An example: include a free ride pass home with the purchase of an admission ticket to a large event to speed boarding when leaving the event.

      1. Good idea, Al, general and specific. Because I think children naturally enjoy transit riding- especially on the trains. And most especially elevated and street-level, but nothing bad about tunnels either.

        I’d also make the technical points of transit very much available to young people. Used to be thought that only boys are interested in machinery- usually cars. Now- the more everybody knows about transit equipment, the more likely that kids who now love cars will include transit.

        Even more important, I keep complaining about how little the average voter understands about the real-world (literally) decisions about matters like tunneling and elevating, the more productive the politics.

        Maybe best result will be massive benefit to the State’s economy. Starting with what’s probably America’s worst-handled subject after History- mathematics. Main problem with math is that very few people can understand it at all unconnected to its real-world uses.

        Motto on a sundial: “God is always doing Geometry!” Literally, measuring the World. In about 200 BC, Greek scientists in Egypt used trigonometry to calculate the circumference of the Earth within about 300 miles. Instruments rods, strings, and ability to measure length of a single foot-step.

        Few years ago in Pioneer Square, met a young guy with about five very enthusiastic kids maybe six years old. With some popsical sticks, strings, and a ruler, they’d just measured the Smith Tower to withing five feet. Good thing nobody called it trigonometry.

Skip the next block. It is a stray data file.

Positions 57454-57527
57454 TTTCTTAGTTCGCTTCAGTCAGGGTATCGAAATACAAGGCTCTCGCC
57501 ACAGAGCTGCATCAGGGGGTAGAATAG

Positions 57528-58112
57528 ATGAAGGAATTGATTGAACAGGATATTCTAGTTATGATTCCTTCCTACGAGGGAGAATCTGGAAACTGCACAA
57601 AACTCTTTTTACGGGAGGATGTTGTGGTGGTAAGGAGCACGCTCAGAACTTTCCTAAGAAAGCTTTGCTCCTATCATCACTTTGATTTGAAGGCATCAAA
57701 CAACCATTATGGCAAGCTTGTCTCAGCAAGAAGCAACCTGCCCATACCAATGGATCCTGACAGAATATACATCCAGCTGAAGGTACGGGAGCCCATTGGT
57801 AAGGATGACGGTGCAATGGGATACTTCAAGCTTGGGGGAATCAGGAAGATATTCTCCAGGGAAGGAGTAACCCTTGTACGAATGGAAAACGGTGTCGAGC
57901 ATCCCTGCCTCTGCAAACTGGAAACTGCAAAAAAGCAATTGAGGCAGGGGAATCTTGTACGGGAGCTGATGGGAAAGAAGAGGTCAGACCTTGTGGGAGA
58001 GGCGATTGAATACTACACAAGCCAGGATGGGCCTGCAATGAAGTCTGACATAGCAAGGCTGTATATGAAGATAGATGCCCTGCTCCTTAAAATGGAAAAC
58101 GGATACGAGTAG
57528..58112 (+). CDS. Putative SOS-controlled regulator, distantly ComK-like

Mechanical. Structural. Speed. Gradient. Terrific return to the school system, the business community, the Armed Forces, and everyone else who needs workers easy with the kind of math that makes things. And glad to subsidize accordingly.


  5. 1900 fantasy street scene, with Mr Dublin driving a bus in the guise of a crazy Dr Teeth from the Muppets. The story may remind you vaguely of “The Nutcracker”. Very slapstick. The street scene starts at 1:14 if you’re impatient.

    1. Metro routes 226 and 241 are both using electric buses on most of the runs. You can catch them from the Bellevue TC or the Eastgate TC. There’s sometimes a little bit of an electric motor smell on those buses but operationally they work fine.

      1. Yes, but I take that route multiple days a week, remember this: